Holloman celebrates Earth Day

  • Published
  • By Ramón Acevedo-Cruz
  • 49th Civil Engineer Squadron Asset Management Flight
In 1969 Gaylord Nelson, a U.S. Senator from Wisconsin, came up with one of the most powerful ideas of his time -- Earth Day.

Inspired by the teach-ins dealing with the Vietnam War, environmental teach-ins inspired a growing awareness of pollution and environmental degradation. They were an instant success, drawing 20 million participants in thousands of events organized across the United States to mark the first Earth Day -- April 22, 1970.

The 49th Civil Engineer Squadron Asset Management Flight will commemorate the 41st Earth Day on April 29 at the Community Activity Center from 9 a.m. to 2 p.m.

At the event, we will endorse the base's recycling efforts and educate Team Holloman that although we are passionate about recycling, we must treat this endeavor as a business. Tables will be set up to present information related to recycling and energy conservation to our visitors. We will offer T-shirts as well as trinkets made of recycled paper, metal, plastic and electronic materials. Also, we will display energy efficient vehicles, one of our recycling trailers and a cardboard and paper table to show our final product.

Why is it important to recycle? When we recycle one ton of paper we save 17 trees, two barrels of oil, 4,100 kilowatts of energy and 3.2 cubic yards of landfill space.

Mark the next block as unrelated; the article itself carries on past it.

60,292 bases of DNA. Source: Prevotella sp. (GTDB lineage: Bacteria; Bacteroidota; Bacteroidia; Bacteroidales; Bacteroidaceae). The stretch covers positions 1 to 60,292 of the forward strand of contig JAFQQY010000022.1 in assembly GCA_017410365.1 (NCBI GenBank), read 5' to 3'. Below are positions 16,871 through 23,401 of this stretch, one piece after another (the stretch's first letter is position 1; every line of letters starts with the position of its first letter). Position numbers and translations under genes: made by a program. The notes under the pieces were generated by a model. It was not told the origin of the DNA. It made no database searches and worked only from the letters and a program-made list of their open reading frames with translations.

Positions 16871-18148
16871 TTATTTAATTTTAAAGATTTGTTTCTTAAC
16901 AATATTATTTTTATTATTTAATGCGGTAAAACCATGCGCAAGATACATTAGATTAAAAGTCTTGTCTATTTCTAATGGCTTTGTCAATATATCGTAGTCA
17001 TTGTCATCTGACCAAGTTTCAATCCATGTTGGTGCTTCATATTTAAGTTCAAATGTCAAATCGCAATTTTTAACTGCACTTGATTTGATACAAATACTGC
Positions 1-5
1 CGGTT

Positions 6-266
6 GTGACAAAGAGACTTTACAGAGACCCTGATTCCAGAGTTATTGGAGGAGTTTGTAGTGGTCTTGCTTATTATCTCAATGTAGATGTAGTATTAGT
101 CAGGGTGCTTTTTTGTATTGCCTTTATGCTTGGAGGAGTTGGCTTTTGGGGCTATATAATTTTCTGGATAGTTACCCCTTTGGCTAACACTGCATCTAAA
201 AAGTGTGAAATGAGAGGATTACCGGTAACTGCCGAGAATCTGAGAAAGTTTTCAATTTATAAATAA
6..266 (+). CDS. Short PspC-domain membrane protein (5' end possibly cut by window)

But before we even consider recycling, we should focus on source reduction and reuse to reduce both the toxic constituents and the quantities of waste. When our process does not allow reducing or reusing, our next step is recycling.

In 2010, our records show the base produced 6.5 million pounds of municipal solid waste, commonly known as trash or garbage. About 4.4 million pounds migrated to the landfill and we diverted 2.1 million pounds of waste from the landfill for recycling or reuse.

The Base Recycling Center processed 287.51 tons of cardboard and paper products while the Defense Logistics Agency Disposition Service, or DRMO, managed the remaining products except construction and demolition, which accounted for 681.88 tons.

The cost of transporting this waste and landfill usage fees can cost the base a lot of money. Reducing, reusing and recycling can save thousands that could potentially go elsewhere. Just in those fees, we saved $24,618.83 by recycling, reusing or diverting from the landfill in 2010. If we compute transportation fees and other miscellaneous costs, the savings are significant.

Holloman isn't the only place in the Tularosa Basin saving money by recycling.

Our community partners to the east are doing the same.

On April 30, Alamogordo will celebrate the 17th Annual Community Earth Day Fair at the Alameda Park Zoo from 9 a.m. to 4:44 p.m.

Please join us for Holloman's and Alamogordo's day and bring the family!